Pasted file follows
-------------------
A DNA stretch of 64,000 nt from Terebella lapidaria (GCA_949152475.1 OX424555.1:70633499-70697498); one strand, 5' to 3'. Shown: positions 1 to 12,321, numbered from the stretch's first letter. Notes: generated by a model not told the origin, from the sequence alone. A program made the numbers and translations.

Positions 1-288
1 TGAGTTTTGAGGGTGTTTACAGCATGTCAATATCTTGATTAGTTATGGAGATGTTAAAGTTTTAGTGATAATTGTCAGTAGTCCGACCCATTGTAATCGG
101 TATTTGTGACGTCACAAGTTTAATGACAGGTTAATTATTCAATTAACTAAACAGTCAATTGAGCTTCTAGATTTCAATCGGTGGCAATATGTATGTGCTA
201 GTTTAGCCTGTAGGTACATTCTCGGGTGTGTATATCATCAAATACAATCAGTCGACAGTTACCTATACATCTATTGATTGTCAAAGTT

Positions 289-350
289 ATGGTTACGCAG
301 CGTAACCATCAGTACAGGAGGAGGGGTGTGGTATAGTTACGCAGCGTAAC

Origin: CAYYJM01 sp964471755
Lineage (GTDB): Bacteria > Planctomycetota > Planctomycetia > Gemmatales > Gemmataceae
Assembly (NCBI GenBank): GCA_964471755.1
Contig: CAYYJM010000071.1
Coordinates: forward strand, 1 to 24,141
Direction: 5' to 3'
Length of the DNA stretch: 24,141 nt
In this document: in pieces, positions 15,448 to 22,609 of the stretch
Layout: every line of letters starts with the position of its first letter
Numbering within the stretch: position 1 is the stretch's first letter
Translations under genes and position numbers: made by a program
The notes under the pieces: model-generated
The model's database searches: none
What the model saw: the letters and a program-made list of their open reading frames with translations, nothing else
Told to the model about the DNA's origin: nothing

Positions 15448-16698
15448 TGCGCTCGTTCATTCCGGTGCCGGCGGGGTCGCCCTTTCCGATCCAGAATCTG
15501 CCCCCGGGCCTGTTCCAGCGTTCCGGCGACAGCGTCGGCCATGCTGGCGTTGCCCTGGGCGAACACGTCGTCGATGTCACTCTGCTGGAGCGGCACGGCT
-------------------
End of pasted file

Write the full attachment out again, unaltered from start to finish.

A DNA stretch of 64,000 nt from Terebella lapidaria (GCA_949152475.1 OX424555.1:70633499-70697498); one strand, 5' to 3'. Shown: positions 1 to 12,321, numbered from the stretch's first letter. Notes: generated by a model not told the origin, from the sequence alone. A program made the numbers and translations.

Positions 1-288
1 TGAGTTTTGAGGGTGTTTACAGCATGTCAATATCTTGATTAGTTATGGAGATGTTAAAGTTTTAGTGATAATTGTCAGTAGTCCGACCCATTGTAATCGG
101 TATTTGTGACGTCACAAGTTTAATGACAGGTTAATTATTCAATTAACTAAACAGTCAATTGAGCTTCTAGATTTCAATCGGTGGCAATATGTATGTGCTA
201 GTTTAGCCTGTAGGTACATTCTCGGGTGTGTATATCATCAAATACAATCAGTCGACAGTTACCTATACATCTATTGATTGTCAAAGTT

Positions 289-350
289 ATGGTTACGCAG
301 CGTAACCATCAGTACAGGAGGAGGGGTGTGGTATAGTTACGCAGCGTAAC

Origin: CAYYJM01 sp964471755
Lineage (GTDB): Bacteria > Planctomycetota > Planctomycetia > Gemmatales > Gemmataceae
Assembly (NCBI GenBank): GCA_964471755.1
Contig: CAYYJM010000071.1
Coordinates: forward strand, 1 to 24,141
Direction: 5' to 3'
Length of the DNA stretch: 24,141 nt
In this document: in pieces, positions 15,448 to 22,609 of the stretch
Layout: every line of letters starts with the position of its first letter
Numbering within the stretch: position 1 is the stretch's first letter
Translations under genes and position numbers: made by a program
The notes under the pieces: model-generated
The model's database searches: none
What the model saw: the letters and a program-made list of their open reading frames with translations, nothing else
Told to the model about the DNA's origin: nothing

Positions 15448-16698
15448 TGCGCTCGTTCATTCCGGTGCCGGCGGGGTCGCCCTTTCCGATCCAGAATCTG
15501 CCCCCGGGCCTGTTCCAGCGTTCCGGCGACAGCGTCGGCCATGCTGGCGTTGCCCTGGGCGAACACGTCGTCGATGTCACTCTGCTGGAGCGGCACGGCT